Citation. 374 U.S. 398, 83 S.Ct. 1790, 10 L.Ed.2d 965 (1963).
Brief Fact Summary.
Plaintiff challenged Defendant’s finding that her inability to work Saturdays, due to her religion, was not a suitable reason for failing to accept work. Plaintiff argued this violated the Free Exercise Clause of the First Amendment.
Synopsis of Rule of Law.
A state may not constitutionally apply its eligibility provisions for a state program so as to constrain a worker to abandon his religious convictions.
Plaintiff was unable to find employment after being discharged by her employer because she would not work on Saturdays, the Sabbath Day of her faith. She filed a claim for unemployment compensation and was denied. The denial stated that Plaintiff’s Saturday work restriction did not constitute good cause for not finding suitable work. Plaintiff appealed the finding, arguing it violated the Free Exercise Clause of the First Amendment.
Whether disqualification for unemployment benefits due to religious restriction violates the Free Exercise Clause of the First Amendment.
Yes. Disqualification for unemployment benefits due to religious restriction violates the Free Exercise Clause of the First Amendment.
The purpose of the unemployment compensation was to tide people over when work was unavailable. In no proper sense can it be said the state discriminated against Plaintiff. She was denied just as any other claimant would be denied benefits who was no available for work for personal reasons.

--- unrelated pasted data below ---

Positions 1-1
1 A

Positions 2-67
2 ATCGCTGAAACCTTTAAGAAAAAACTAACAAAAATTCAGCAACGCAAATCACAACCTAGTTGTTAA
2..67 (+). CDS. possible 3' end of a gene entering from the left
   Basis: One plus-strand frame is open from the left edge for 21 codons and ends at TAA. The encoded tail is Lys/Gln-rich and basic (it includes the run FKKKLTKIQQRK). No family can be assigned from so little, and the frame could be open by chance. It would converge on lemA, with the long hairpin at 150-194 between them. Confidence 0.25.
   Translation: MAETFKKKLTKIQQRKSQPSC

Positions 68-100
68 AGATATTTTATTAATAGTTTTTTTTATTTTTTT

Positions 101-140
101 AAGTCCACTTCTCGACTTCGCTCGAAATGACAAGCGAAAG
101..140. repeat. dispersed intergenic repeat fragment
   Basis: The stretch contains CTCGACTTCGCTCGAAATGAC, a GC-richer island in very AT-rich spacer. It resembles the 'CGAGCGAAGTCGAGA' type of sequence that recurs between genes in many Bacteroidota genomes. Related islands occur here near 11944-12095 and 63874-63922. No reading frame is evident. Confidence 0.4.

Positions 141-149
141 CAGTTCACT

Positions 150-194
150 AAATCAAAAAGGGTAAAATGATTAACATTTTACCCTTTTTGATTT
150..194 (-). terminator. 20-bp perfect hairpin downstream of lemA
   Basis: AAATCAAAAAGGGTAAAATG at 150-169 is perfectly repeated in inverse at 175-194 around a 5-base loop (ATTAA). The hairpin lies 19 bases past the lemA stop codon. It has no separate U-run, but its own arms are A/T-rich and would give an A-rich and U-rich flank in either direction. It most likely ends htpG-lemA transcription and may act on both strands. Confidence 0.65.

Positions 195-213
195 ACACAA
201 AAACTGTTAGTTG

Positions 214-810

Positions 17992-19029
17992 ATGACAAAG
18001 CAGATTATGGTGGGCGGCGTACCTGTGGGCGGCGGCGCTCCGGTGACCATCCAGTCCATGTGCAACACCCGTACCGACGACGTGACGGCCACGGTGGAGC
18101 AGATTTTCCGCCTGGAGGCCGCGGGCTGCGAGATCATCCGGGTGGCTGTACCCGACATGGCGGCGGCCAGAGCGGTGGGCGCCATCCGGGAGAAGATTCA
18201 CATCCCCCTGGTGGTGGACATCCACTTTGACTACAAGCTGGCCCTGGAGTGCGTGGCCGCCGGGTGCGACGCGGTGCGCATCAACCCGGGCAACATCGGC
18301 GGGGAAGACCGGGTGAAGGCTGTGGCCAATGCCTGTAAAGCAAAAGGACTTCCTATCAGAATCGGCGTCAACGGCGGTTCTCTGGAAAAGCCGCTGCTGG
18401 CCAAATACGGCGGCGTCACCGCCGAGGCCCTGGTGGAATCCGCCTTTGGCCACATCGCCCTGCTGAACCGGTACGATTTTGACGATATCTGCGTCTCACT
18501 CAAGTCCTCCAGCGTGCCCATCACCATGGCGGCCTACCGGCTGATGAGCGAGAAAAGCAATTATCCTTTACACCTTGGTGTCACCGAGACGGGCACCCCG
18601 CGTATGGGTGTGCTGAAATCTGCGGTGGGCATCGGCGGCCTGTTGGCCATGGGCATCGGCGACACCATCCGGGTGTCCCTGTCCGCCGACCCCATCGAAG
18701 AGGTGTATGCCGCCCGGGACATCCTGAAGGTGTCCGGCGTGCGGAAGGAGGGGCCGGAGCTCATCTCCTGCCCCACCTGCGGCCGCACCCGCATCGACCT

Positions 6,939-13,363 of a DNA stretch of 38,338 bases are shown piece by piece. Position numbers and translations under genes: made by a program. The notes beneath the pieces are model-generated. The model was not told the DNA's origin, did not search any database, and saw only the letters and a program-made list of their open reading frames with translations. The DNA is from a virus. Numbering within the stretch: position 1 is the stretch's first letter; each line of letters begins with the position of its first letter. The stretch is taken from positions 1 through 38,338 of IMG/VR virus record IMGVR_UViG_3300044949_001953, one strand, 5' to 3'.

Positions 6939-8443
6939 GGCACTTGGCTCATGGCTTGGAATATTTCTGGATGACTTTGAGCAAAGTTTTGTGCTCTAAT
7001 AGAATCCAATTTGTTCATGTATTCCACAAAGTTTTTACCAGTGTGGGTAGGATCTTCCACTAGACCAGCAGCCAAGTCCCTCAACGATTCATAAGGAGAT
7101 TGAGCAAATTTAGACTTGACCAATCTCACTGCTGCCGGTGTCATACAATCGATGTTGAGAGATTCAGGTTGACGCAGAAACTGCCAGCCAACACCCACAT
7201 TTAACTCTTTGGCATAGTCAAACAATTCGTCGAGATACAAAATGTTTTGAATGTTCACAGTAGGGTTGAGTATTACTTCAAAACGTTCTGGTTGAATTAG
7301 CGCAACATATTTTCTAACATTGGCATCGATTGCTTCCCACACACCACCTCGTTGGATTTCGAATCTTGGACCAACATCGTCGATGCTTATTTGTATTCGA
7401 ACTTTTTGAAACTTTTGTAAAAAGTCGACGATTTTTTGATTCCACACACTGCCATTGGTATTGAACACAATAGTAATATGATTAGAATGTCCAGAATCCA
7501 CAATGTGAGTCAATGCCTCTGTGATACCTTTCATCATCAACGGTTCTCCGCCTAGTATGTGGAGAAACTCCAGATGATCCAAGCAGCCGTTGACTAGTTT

Plaintiff at worst would be denied a maximum of 22 weeks of compensation payments. I agree with the court that denial is enough to infringe upon her constitutional rights. But it si also clear to me that in order to reach this conclusion, we must explicitly reject the reasoning of Braunfeld v. Brown.
There is no constitutional right to unemployment benefits on the part of all persons whose religious convictions are the cause of their unemployment. Here, however, the state expressly saves the Sunday worshiper from having to make the kind of choice which we hold infringes the Sabbatarian’s religious liberty.
We must also consider whether some compelling state interest justifies the substantial infringement on Plaintiff’s rights. Here, we cannot assess without the view of the state court. Judgement reversed and remanded.